As distinguished from normal plowing operations which simplydisplace the plow sufficiently to clear a traveled roadway, and Vwhich ordinarily proceed at a speed such that the vsnow is merely displaced sufficiently for clearance, the improved plowing method contemplated by the present invention is conducted at as high a speed as is possible with the apparatus used, and with due consideration for the weight of the snow to be displaced. Every efort is made to develop suflicient speed so that the snow, instead of merely being pushed laterally, is actually lifted from the road and projected upwardly and outwardly from the end of the mouldboard at very high velocity sufficient not only to throw it clear of the runway of an airfield, so that it will not have to be moved again, but sufficient also to effect wide distribution of the snow so that the passage of the plow leaves no windrow whatever.

Since' the ordinary runway to be cleared is many t1mes wider than the plow, it is usually 6 necessary to make a number of traverses of thel runway before the runway is clear.r Each such traverse is made at comparatively very high rate of speed, which,'in actual practice, has approximated at least 2'1 miles per hour. This compares with a speed of approximately ten miles per hour at which snow plowing operations have heretofore been conducted. The difference in Speed results in a totally different kind of operation, since the purpose of ordinary plowing is merely to push the snow aside, whereas the result of plowing according to the present method is to lift the snow and project it to a distan-ce.

In each such traverse, the successive particles of snow encountered by the blade are impacted with sufficient velocity to lift them and cause them to travel a helical path upwardly and outwardly along the blade to be projected upwardly and outwardly from the end of the blade. Thev velocity of projection is such that substantially all of the snow encountered in each traverse will be hurled not only free of the runway, but distributed over a wide area therebeyond, thusavoiding formation of a windrow. v

In ordinary plowing operations with conventiona1 plows, the plowing operation lis ordinarily started at the center of the road orl runway, and the snow is pushed first to one side and then to the other until the entire area has been cleared, leaving the snow in windrows at opposite sides of the cleared path. According to the present method of operation, the plowing is preferably commenced at the up-wind side of the runway or road to be cleared, andthe plow is operated at aminimum speed of approximately 27 miles'per hour, taking a cut of snow which is not too heavy to permit operation at the -appropriate speed to raise and project such snow downwind beyond the runway and effectV its distribution over a wide area. Arriving at the end of the path to be cleared, the vehicle is turned around, and the angle of the plow is reversed, thereby continuing to throw the snow downwind. As many traverses vare made as may be required to complete the clearing of the runway to the desired. width, throwing all Vof the snow to the downwind side of the runway and so distributing it as to leave no substantial windrow.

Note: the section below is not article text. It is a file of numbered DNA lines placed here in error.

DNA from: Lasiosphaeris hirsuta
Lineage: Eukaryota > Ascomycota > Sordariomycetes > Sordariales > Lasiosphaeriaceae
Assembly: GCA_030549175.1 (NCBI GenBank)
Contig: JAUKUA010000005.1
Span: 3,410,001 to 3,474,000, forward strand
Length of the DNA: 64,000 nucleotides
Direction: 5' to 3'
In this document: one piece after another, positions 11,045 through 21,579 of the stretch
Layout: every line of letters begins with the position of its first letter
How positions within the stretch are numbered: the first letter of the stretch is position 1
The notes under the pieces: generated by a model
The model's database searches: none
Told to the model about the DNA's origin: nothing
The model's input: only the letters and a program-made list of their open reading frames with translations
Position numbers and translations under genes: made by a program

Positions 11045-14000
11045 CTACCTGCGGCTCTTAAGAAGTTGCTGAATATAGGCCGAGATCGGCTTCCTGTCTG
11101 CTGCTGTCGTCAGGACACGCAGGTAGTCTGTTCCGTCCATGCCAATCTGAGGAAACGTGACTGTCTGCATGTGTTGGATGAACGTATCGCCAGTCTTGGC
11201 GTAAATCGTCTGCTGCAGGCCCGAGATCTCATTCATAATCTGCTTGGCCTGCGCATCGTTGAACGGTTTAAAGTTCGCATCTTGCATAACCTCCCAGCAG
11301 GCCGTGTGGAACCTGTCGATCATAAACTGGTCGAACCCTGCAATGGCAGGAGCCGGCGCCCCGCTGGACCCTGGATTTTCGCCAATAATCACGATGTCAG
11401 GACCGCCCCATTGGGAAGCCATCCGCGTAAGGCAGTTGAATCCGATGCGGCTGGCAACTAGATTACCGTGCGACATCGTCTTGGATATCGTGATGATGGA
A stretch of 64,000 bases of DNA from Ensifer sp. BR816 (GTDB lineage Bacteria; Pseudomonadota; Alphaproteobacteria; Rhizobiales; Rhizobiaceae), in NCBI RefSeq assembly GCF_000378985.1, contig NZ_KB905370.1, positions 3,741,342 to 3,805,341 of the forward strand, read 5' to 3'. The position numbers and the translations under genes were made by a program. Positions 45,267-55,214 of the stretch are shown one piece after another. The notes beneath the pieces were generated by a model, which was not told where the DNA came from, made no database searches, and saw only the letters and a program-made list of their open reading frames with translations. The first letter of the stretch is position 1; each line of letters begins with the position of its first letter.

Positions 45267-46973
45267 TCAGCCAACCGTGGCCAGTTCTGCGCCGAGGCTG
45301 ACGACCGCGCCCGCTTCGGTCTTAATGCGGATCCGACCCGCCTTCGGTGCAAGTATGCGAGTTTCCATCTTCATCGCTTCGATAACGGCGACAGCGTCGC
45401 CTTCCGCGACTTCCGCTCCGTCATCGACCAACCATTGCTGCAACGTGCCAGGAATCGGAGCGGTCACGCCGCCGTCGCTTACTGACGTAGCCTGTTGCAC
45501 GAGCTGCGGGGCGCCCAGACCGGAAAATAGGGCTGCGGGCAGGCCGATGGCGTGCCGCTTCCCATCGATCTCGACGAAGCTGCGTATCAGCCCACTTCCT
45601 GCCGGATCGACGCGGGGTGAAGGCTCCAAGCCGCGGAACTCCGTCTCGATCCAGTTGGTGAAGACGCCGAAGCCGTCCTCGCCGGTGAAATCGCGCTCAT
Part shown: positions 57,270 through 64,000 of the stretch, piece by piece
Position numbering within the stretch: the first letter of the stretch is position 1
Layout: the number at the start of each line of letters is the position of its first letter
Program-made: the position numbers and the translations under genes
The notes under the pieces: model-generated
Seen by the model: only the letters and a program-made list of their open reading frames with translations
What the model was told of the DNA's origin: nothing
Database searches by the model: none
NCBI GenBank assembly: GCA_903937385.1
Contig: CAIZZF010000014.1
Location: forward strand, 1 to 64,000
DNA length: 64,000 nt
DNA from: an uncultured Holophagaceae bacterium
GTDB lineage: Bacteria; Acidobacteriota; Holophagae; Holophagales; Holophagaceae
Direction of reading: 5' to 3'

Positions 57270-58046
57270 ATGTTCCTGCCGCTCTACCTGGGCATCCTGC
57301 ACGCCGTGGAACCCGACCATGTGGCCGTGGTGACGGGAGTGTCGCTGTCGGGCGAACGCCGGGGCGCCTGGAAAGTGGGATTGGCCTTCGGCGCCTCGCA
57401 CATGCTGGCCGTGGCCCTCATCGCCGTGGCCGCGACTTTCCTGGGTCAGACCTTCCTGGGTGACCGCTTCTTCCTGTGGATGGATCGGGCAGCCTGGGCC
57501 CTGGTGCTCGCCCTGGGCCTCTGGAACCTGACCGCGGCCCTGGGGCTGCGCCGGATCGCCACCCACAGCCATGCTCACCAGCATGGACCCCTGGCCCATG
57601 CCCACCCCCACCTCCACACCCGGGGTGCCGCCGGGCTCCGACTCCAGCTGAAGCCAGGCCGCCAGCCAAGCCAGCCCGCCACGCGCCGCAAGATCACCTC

I claim: y

1 For connection to a vehicle, a snowplow comp-rising a mouldboard having a rearwardly positioned bracket provided with a bearing surface, a thrust member having a complementary bearing surface and provided with a pintle connecting it upon a substantially horizontal axis ywith the mouldboard near the bottom thereof for relative movement of said bearing surfaces in a vertical plane, a sub-frame having pintle means connecting it upon a substantially upright axis with the thrust member whereby the thrust member and mouldboard can be oscillated unitarily from side to side respecting the sub-frame,

and thrust links pivotally connected with the pintle means and comprising means on Which said tension means may swivelly move respecting the lever.

3. A plow adapted to be mounted at the front of a vehicle having a frame including transverse and upright members at the forward end thereof, said plow comprising the combination of upper and lower links at opposite sides of the frame pivoted to the upright members thereof and projecting forwardly, a sub-frame to which the respective links are pivoted to be guided by said links for upward and downward movement, said sub-frame comprising upper and lower forwardly projecting yokes, a thrust member provided with pintle means on an upright axis connecting it with said yokes near the center line of the vehicle, a mouldboard having a bracket and longitudinal pintle means disposed near the bottom of the thrust member and mouldboard and connecting the mouldboard with the thrust member for oscillation on an axis transverse to said upright axis, the thrust member and mouldboard having means providing bearing surfaces in engagement for a-ccommodating such oscillation, .flanges connected with one of said surfaces `and over-hanging the other for maintaining the mouldboard in a predetermined plane of oscillation, jack means connecting between said frame and the thrust member for regulating the angular position of the thrust member and mouldboard, and a hoist-comprismg va second jack means oper- -atively connected for the lifting of said mouldboard thrust member and sub-frame upon said links.V